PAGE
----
As far as qigong leading to insanity... well, the same cautions apply as have already been mentioned about meditation and pre-disposed mental states, and often boils down to nothing more than another expression of obsession(with sensations). There are a few Chinese blogs that talk about people going mad from practicing things like 'the 5 Animal Frolics, but these blogs are invariably written by ultra-conservative Christian groups (in my experience) and so are somewhat less than objective.

Energy work (such as microcosmic orbit awareness) is generally harmless. You either feel nothing - in which case nothing happens. Or you feel energy coursing along the meridians. Yet just like in meditation the advice is not to linger on the effects/sensations.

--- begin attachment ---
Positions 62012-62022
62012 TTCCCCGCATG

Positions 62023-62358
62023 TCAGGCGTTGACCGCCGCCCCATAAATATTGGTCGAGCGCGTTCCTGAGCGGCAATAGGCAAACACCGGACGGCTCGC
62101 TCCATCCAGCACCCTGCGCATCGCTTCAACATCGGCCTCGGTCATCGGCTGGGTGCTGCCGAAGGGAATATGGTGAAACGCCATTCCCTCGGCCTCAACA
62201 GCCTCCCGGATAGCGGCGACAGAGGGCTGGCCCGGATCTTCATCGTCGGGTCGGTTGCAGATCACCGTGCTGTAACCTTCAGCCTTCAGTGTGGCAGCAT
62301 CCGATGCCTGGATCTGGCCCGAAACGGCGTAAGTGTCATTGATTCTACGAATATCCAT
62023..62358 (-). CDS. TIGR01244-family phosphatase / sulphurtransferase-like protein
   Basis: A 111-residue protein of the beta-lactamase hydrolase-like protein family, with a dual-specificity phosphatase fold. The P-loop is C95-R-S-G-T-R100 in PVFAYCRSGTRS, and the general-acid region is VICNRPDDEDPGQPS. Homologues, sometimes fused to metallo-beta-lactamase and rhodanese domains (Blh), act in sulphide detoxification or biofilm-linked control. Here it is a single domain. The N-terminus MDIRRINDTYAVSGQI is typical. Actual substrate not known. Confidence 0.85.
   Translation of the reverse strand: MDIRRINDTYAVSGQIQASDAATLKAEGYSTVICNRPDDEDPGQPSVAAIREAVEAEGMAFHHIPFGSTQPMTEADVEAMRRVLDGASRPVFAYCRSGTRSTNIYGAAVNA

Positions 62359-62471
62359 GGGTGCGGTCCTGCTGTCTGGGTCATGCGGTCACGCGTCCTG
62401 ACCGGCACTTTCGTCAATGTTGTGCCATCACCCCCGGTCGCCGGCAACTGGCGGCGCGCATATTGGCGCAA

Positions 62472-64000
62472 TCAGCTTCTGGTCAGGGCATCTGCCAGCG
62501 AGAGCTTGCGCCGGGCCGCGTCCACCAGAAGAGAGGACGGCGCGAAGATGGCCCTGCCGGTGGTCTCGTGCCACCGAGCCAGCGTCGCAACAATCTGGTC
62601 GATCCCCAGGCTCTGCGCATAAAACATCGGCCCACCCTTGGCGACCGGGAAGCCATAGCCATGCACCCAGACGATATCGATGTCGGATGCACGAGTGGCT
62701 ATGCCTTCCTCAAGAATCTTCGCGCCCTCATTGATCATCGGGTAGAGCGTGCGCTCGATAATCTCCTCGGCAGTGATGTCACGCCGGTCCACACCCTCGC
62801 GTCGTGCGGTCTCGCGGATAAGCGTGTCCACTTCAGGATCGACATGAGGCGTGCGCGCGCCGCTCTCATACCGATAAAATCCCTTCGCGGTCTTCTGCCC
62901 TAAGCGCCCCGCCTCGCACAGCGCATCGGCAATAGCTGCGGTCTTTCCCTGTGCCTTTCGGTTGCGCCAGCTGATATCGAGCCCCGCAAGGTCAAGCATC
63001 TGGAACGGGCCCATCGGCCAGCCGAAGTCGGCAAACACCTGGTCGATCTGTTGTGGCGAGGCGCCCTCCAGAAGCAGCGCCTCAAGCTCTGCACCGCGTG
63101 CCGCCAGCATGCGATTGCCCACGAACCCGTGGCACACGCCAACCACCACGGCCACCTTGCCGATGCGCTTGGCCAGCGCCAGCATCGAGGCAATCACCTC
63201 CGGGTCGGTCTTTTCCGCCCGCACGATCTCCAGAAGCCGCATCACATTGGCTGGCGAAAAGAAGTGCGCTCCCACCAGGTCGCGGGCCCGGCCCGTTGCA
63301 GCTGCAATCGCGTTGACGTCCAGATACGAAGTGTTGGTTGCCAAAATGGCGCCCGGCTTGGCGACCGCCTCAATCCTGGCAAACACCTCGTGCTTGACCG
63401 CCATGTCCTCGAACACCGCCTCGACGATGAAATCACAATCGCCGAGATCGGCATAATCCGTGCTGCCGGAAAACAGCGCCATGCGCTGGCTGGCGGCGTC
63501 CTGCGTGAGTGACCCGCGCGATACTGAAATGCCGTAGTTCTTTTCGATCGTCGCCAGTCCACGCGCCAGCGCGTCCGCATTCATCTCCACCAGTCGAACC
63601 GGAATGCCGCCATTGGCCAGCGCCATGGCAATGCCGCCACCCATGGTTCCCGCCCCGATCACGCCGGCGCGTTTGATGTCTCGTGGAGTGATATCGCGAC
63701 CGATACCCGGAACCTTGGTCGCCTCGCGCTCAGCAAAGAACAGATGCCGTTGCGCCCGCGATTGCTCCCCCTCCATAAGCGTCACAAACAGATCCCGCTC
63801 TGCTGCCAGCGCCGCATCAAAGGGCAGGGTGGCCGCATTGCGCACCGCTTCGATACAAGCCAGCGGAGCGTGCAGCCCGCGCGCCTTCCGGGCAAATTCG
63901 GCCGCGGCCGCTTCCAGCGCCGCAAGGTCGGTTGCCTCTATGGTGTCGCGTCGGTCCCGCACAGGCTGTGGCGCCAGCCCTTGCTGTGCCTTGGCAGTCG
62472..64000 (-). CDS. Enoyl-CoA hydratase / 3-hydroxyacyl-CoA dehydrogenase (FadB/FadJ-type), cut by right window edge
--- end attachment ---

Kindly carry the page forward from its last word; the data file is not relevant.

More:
Caution: Even some reputable teachers sometimes play up apparent dangers. In my opinion, as a practitioner, this is (more often than not) nothing more than marketing strategy to get people to buy into the whole "you must have an approved master" thing.

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PostPosted: Sun Dec 01, 2013 8:55 pm 
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Qing Tian wrote:
Key point: All qigong practices (as far as I know) encourage fang song (letting loose, or relaxing the joints and muscles - but not to the point of limpness).


Any good links/books/whatever on that subject?

Quote:
Caution: Even some reputable teachers sometimes play up apparent dangers. In my opinion, as a practitioner, this is (more often than not) nothing more than marketing strategy to get people to buy into the whole "you must have an approved master" thing.


I completely agree.

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PostPosted: Sun Dec 01, 2013 11:05 pm 
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In my experience meditation can be dangerous in a few situations.